Religious Freedom in Malaysia

Bruce Michael

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There is none. If you want to cease to be a Muslim and convert to Christianity, then leave.

This has been the experience of of Lina Joy:
Lina Joy was born in Malaysia into a Muslim family. At birth, she was given the name Azalina binti Jailani. In 1998, however, she decided to convert to Christianity. She announced her intention of marrying a Christian man. Under the Malaysian Law Reform (Marriage and Divorce) Act 1976, she would not be able to contract such a marriage unless her new status as a non-Muslim was recognised.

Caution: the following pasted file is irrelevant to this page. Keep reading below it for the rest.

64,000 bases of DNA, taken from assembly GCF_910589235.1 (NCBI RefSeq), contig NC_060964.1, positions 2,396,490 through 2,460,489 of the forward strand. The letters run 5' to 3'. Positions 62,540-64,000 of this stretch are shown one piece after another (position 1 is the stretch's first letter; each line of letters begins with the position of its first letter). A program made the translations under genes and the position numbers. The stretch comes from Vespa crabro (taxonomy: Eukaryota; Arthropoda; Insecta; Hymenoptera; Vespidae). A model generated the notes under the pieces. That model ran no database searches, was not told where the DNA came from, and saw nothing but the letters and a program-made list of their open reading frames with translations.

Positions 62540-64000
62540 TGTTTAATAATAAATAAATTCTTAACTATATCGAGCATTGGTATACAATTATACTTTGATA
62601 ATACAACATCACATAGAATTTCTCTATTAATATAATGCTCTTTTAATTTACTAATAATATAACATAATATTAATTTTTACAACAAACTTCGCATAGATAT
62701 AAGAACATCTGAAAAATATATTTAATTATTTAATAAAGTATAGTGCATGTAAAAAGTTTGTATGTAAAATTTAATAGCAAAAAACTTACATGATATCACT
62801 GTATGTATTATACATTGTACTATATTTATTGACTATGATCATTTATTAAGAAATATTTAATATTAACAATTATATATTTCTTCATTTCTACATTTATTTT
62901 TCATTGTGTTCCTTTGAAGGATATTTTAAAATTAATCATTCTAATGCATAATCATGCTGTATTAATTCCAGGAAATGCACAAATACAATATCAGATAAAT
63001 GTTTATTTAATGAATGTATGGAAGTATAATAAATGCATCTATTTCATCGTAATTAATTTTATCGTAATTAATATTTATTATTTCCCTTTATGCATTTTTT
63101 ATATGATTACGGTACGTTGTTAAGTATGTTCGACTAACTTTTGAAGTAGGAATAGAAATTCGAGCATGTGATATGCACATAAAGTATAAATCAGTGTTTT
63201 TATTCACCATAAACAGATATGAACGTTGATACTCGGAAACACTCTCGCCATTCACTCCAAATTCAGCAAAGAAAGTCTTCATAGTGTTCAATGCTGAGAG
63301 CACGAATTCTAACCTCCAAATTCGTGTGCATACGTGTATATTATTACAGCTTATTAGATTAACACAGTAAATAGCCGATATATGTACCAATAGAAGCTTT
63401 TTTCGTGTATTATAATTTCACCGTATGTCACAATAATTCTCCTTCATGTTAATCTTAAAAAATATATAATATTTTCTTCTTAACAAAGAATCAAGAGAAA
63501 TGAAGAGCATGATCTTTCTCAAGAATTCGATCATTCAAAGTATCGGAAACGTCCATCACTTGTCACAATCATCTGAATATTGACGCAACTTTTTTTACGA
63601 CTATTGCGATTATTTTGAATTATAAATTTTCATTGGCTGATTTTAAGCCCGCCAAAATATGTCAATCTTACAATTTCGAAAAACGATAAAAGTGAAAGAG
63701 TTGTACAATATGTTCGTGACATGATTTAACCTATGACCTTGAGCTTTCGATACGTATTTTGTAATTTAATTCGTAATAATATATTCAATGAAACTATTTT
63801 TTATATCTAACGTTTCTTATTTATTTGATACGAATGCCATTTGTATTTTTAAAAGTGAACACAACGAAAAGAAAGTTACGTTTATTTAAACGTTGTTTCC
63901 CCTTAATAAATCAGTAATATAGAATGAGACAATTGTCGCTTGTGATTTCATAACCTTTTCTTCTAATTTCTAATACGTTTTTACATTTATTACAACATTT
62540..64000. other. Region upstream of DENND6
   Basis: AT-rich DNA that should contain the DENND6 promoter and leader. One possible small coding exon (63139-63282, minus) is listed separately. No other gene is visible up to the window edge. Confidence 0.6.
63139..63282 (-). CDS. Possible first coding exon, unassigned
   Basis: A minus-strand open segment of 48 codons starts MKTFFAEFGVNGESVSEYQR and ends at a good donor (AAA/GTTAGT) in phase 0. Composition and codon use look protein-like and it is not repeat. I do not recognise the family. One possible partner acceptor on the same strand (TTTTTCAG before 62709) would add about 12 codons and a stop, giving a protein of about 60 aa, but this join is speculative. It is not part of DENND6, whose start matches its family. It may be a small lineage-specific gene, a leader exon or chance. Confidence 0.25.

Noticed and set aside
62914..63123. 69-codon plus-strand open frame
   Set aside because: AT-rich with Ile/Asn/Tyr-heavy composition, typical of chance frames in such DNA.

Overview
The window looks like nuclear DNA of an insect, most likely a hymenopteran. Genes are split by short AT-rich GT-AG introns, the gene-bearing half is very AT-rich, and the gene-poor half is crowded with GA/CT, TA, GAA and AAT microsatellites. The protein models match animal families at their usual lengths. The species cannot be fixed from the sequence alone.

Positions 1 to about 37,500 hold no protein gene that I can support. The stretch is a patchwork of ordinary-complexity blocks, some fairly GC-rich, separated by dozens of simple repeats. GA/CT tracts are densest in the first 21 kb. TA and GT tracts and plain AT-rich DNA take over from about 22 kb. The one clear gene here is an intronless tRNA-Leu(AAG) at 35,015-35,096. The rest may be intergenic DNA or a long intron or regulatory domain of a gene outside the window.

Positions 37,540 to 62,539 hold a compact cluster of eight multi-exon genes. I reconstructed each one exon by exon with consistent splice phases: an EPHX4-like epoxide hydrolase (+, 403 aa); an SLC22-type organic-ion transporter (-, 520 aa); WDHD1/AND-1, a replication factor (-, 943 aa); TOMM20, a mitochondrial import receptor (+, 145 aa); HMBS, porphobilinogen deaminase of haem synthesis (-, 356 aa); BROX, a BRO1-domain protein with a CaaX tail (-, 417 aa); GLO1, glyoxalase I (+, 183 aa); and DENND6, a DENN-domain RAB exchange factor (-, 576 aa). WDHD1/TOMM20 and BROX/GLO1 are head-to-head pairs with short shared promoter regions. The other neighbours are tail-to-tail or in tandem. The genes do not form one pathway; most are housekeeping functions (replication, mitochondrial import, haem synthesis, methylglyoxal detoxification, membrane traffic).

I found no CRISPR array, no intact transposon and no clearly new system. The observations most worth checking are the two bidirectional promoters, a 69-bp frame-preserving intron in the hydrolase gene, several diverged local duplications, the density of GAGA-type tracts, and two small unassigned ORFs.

But apostasy is forbidden in Islam:
First, apostates in Malaysia are subject to a range of penalties under state legislation. In some states, apostasy is a criminal offence. In the State of Pahang, s 185 of the Administration of the Religion of Islam and the Malay Custom Enactment of 1982 (Amendment 1989) provides:

“Any Muslim who states that he has ceased to be a Muslim, whether orally, in writing or in any other manner whatsoever, with any intent whatsoever, commits an offence, and on conviction shall be liable to a fine not exceeding five thousand ringgit or to imprisonment for a term not exceeding three years or to both and to whipping of not more than six strokes.”

In other states of Malaysia apostasy is punishable by mandatory detention at a rehabilitation centre for periods of up to three years. During such period, apostates undergo a course of education and, (presumably under this persuasion) they are asked to repent.

Michael Kirby on religious freedom and the law